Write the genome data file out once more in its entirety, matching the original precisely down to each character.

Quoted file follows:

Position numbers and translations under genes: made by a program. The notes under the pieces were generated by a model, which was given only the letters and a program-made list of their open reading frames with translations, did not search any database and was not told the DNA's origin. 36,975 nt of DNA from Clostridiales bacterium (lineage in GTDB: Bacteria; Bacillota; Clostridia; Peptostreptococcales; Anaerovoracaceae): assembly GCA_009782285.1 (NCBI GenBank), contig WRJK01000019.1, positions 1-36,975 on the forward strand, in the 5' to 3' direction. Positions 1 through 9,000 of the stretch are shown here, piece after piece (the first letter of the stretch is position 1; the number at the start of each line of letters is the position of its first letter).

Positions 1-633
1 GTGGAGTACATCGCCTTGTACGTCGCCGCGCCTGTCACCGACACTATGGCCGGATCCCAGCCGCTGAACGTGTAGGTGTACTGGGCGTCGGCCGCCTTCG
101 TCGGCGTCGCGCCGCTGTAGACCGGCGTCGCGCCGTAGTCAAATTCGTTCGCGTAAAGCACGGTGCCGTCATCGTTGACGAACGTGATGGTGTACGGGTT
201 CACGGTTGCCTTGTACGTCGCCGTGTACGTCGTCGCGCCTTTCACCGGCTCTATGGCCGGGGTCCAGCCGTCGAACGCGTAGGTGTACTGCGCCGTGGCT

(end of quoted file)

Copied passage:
Position numbers and translations under genes: made by a program. The notes under the pieces were generated by a model, which was given only the letters and a program-made list of their open reading frames with translations, did not search any database and was not told the DNA's origin. 36,975 nt of DNA from Clostridiales bacterium (lineage in GTDB: Bacteria; Bacillota; Clostridia; Peptostreptococcales; Anaerovoracaceae): assembly GCA_009782285.1 (NCBI GenBank), contig WRJK01000019.1, positions 1-36,975 on the forward strand, in the 5' to 3' direction. Positions 1 through 9,000 of the stretch are shown here, piece after piece (the first letter of the stretch is position 1; the number at the start of each line of letters is the position of its first letter).

Positions 1-633
1 GTGGAGTACATCGCCTTGTACGTCGCCGCGCCTGTCACCGACACTATGGCCGGATCCCAGCCGCTGAACGTGTAGGTGTACTGGGCGTCGGCCGCCTTCG
101 TCGGCGTCGCGCCGCTGTAGACCGGCGTCGCGCCGTAGTCAAATTCGTTCGCGTAAAGCACGGTGCCGTCATCGTTGACGAACGTGATGGTGTACGGGTT
201 CACGGTTGCCTTGTACGTCGCCGTGTACGTCGTCGCGCCTTTCACCGGCTCTATGGCCGGGGTCCAGCCGTCGAACGCGTAGGTGTACTGCGCCGTGGCT